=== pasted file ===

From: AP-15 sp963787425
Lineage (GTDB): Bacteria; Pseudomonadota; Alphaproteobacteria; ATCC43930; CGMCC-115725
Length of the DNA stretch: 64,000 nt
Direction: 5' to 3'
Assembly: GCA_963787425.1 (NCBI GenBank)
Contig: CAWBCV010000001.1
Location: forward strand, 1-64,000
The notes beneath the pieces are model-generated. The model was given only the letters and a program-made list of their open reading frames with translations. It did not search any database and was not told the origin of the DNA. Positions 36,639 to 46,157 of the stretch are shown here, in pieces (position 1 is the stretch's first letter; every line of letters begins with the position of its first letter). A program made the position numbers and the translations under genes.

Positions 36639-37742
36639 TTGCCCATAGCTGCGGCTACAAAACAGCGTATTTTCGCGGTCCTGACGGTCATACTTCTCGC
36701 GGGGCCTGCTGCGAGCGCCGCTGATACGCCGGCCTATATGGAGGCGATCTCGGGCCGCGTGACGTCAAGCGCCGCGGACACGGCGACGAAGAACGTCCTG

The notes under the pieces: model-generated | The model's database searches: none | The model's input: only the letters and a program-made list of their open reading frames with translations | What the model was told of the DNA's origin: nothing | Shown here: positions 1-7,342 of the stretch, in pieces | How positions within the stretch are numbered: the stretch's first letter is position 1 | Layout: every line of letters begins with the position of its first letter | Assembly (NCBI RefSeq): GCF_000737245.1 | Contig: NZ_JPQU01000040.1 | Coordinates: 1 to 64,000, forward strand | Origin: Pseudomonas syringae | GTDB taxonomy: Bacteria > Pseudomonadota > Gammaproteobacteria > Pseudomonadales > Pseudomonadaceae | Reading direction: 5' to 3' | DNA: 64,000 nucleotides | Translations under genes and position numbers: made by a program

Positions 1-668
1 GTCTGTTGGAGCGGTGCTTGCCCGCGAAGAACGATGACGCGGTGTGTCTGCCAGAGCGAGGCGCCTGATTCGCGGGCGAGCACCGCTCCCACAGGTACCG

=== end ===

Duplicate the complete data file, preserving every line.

From: AP-15 sp963787425
Lineage (GTDB): Bacteria; Pseudomonadota; Alphaproteobacteria; ATCC43930; CGMCC-115725
Length of the DNA stretch: 64,000 nt
Direction: 5' to 3'
Assembly: GCA_963787425.1 (NCBI GenBank)
Contig: CAWBCV010000001.1
Location: forward strand, 1-64,000
The notes beneath the pieces are model-generated. The model was given only the letters and a program-made list of their open reading frames with translations. It did not search any database and was not told the origin of the DNA. Positions 36,639 to 46,157 of the stretch are shown here, in pieces (position 1 is the stretch's first letter; every line of letters begins with the position of its first letter). A program made the position numbers and the translations under genes.

Positions 36639-37742
36639 TTGCCCATAGCTGCGGCTACAAAACAGCGTATTTTCGCGGTCCTGACGGTCATACTTCTCGC
36701 GGGGCCTGCTGCGAGCGCCGCTGATACGCCGGCCTATATGGAGGCGATCTCGGGCCGCGTGACGTCAAGCGCCGCGGACACGGCGACGAAGAACGTCCTG

The notes under the pieces: model-generated | The model's database searches: none | The model's input: only the letters and a program-made list of their open reading frames with translations | What the model was told of the DNA's origin: nothing | Shown here: positions 1-7,342 of the stretch, in pieces | How positions within the stretch are numbered: the stretch's first letter is position 1 | Layout: every line of letters begins with the position of its first letter | Assembly (NCBI RefSeq): GCF_000737245.1 | Contig: NZ_JPQU01000040.1 | Coordinates: 1 to 64,000, forward strand | Origin: Pseudomonas syringae | GTDB taxonomy: Bacteria > Pseudomonadota > Gammaproteobacteria > Pseudomonadales > Pseudomonadaceae | Reading direction: 5' to 3' | DNA: 64,000 nucleotides | Translations under genes and position numbers: made by a program

Positions 1-668
1 GTCTGTTGGAGCGGTGCTTGCCCGCGAAGAACGATGACGCGGTGTGTCTGCCAGAGCGAGGCGCCTGATTCGCGGGCGAGCACCGCTCCCACAGGTACCG